Chaperone and Gene Regulatory Roles of SMYD1b during Early Skeletal Muscle Development and Heart Morphogenesis

  • Author / Creator
    Prill, Kendal M
  • Sarcomeres are the basic contractile units that make up the striated muscle of the heart and skeletal muscle. The specification and differentiation of muscle cells and the contractile function of the sarcomere are generally well understood, but how the sarcomere assembles remains largely unknown. To identify those factors required for sarcomere formation, we studied zebrafish embryos that were defective in sarcomere assembly. We selected zebrafish muscle mutants that showed similarities to the myosin chaperone mutant, unc45bsb60, which does not complete sarcomere assembly and exhibits paralysis of the skeletal muscle and a nonfunctional heart. We isolated the zebrafish muscle mutant herzschlag, which shows a rapid degeneration of striated muscle, and still heart, which displays paralysis in both striated tissues. We hypothesized that the herzschlag and still heart candidates were novel factors required for sarcomere assembly. Through recombinant mapping, complementation crossing and sequencing, we identified herzschlag and still heart as having mutations in titin2 and smyd1b, respectively. I examined early stages of muscle development in still heart mutants and identified SMYD1b as an assembly protein required for skeletal sarcomere assembly with respect to myosin folding and incorporation. Although fast myosin expression was normal in still heart mutants, fast myosin was never organized into the developing premyofibrils. Previous studies proposed SMYD1b as a myosin chaperone during sarcomere formation, which supported its role as an assembly factor. Smyd1bsth and unc45bsb60 mutants both exhibit nonfunctional hearts that do not complete heart morphogenesis. Our initial hypothesis was that since SMYD1b and UNC45b are required for skeletal sarcomere assembly, then SMYD1b and UNC45b are also required for sarcomere formation in heart muscle. Expression analysis of the cardiac transcriptional network in smyd1bsth and unc45bsb60 mutants demonstrated unique changes in each network. I showed that cardiac myosin thick filaments are present in the hearts of smyd1bsth and unc45bsb60 mutants, indicating that SMYD1b and UNC45b, although both being myosin chaperones in skeletal muscle, each have unique functions in heart development. Recent work has shown that SMYD1b is capable of binding myosin. However, the structure of SMYD1b is similar to that of a histone methyltransferase, suggesting SMYD1b could be transcriptionally regulating heart development. I explored the requirement of the SET domain by substituting critical amino acids necessary for the methyltransferase function and found that the SET domain is required for proper heart development, although target genes remain unknown. I initiated studies of an M-line protein, MYOMESIN1a, and the role that this protein has in sarcomere maintenance and integrity. We showed that myom1a is upregulated significantly at stages much earlier than when myosin chaperone or myosin heavy chain expression begins to increase in our smyd1bsth, unc45bsb60 and titin2hel mutants. Using myosin chaperone mutants, smyd1bsth, unc45bsb60, that do not form myosin thick filaments, I showed that myosin is required for myomesin incorporation at the M-line. Preliminary work with myom1a P0-CRISPR-injected mosaic animals suggested that myomesin is not required for myosin incorporation but muscle tissues lacking myomesin became weaker and disorganized over time. Further characterization of myomesin mutants will reveal the precise function of myomesin during sarcomere maintenance and damage. The research presented within this thesis gives support to existing models for the role of SMYD1b as a sarcomere assembly factor in skeletal muscle and as a regulatory factor during heart development. I showed that the methyltransferase function of SMYD1b is required for normal heart development, making smyd1(b) an important candidate in human heart disease and treatment. Myomesin has been suggested to be a sensitive indicator to muscle damage due to disease. We showed that in addition to myomesin acting as a biomarker for muscle disease, myomesin can be used for the early detection of myopathies that may allow time to provide treatment to patients before significant muscle deterioration occurs.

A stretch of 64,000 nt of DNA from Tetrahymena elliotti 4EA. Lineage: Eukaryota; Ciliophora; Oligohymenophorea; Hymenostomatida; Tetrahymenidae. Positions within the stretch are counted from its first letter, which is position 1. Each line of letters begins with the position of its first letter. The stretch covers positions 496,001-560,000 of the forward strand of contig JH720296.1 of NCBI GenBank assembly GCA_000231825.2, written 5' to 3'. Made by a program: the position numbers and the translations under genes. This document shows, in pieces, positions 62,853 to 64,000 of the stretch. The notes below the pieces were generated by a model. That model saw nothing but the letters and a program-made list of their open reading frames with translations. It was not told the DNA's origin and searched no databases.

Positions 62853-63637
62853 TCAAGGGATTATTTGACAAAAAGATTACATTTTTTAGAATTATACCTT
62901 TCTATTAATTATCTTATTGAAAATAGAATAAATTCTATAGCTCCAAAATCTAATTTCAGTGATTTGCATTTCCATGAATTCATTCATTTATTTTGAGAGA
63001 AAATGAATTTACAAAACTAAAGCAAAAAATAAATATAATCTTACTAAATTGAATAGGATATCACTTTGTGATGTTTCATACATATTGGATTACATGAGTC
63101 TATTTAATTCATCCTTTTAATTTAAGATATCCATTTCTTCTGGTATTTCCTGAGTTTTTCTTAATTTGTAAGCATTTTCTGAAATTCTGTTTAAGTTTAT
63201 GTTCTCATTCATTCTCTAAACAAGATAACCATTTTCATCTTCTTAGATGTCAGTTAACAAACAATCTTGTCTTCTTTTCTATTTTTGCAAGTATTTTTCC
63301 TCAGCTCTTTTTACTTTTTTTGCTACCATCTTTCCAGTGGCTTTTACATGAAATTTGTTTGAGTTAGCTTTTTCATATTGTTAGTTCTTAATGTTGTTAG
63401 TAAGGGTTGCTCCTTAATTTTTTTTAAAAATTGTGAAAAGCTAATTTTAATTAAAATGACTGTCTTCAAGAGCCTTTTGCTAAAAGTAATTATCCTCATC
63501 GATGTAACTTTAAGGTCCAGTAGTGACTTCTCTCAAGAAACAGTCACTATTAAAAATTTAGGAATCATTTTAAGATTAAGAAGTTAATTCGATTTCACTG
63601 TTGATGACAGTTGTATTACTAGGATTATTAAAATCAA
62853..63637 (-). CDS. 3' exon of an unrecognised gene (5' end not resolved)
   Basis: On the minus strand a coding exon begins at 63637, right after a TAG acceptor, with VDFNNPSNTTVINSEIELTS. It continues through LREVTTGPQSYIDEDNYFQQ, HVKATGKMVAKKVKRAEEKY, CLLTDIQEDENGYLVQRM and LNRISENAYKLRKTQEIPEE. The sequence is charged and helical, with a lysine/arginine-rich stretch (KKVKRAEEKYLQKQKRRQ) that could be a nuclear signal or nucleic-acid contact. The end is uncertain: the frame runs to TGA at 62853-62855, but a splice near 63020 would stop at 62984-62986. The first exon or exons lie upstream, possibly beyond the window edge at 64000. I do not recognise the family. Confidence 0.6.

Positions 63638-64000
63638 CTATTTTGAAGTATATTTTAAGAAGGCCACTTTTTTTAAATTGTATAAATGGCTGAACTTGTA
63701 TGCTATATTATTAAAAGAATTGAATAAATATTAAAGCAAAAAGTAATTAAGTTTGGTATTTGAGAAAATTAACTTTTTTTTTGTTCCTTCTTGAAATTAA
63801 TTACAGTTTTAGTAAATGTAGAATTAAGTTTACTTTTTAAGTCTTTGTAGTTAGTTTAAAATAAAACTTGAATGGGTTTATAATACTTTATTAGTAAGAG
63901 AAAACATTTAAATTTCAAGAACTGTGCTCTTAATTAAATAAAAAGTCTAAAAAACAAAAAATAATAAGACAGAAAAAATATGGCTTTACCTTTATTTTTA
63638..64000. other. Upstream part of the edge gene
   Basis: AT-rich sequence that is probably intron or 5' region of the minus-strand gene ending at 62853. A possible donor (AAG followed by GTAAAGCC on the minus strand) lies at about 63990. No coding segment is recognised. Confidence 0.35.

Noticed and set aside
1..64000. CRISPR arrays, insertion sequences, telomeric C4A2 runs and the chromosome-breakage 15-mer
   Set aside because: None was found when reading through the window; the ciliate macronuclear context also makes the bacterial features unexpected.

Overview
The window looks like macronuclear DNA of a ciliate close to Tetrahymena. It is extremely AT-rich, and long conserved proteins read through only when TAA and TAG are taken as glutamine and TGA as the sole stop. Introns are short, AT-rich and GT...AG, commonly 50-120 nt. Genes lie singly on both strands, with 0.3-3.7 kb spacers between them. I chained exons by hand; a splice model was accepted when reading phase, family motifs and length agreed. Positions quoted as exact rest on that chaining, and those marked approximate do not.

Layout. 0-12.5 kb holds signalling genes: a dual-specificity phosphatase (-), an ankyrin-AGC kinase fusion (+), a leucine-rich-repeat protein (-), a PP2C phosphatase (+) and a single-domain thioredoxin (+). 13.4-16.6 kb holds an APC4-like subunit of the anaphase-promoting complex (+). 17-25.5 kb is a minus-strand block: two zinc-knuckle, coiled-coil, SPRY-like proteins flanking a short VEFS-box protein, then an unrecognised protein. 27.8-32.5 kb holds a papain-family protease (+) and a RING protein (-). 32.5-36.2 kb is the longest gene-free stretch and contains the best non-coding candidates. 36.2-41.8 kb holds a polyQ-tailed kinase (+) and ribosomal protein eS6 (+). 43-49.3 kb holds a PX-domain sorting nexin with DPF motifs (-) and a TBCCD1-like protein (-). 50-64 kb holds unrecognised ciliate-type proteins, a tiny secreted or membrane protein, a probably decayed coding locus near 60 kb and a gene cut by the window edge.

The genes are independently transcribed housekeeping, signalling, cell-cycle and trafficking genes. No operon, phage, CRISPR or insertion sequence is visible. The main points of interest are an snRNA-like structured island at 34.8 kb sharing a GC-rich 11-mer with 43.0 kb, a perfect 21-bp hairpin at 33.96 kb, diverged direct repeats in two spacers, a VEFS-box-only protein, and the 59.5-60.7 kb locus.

• Subjects / Keywords
  • Graduation date
    2017-11:Fall 2017
  • Type of Item
  • Degree
    Doctor of Philosophy
  • DOI
  • License
    This thesis is made available by the University of Alberta Libraries with permission of the copyright owner solely for non-commercial purposes. This thesis, or any portion thereof, may not otherwise be copied or reproduced without the written consent of the copyright owner, except to the extent permitted by Canadian copyright law.
  • Language
  • Institution
    University of Alberta
  • Degree level
  • Department
    • Department of Biological Sciences
  • Specialization
    • Molecular Biology and Genetics
  • Supervisor / co-supervisor and their department(s)
    • Pilgrim, Dave (Biological Sciences)
  • Examining committee members and their departments
    • Nargang, Frank (Biological Sciences)
    • Dowling, James (Molecular Genetics)
    • King-Jones, Kirst (Biological Sciences)
    • Schulz, Richard (Pharmacology)
    • Allison, Ted (Biological Sciences)